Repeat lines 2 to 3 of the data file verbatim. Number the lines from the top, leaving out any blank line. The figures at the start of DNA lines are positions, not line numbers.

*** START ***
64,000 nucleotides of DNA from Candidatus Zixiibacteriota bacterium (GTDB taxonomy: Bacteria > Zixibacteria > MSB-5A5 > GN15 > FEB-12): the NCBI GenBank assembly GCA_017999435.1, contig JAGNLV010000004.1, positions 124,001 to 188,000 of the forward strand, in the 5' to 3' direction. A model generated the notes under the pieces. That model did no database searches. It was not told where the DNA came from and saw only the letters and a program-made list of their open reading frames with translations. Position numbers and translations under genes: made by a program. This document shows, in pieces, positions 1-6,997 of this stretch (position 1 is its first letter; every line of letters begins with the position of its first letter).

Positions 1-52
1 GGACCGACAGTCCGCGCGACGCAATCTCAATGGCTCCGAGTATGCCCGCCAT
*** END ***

Positions 1-52
1 GGACCGACAGTCCGCGCGACGCAATCTCAATGGCTCCGAGTATGCCCGCCAT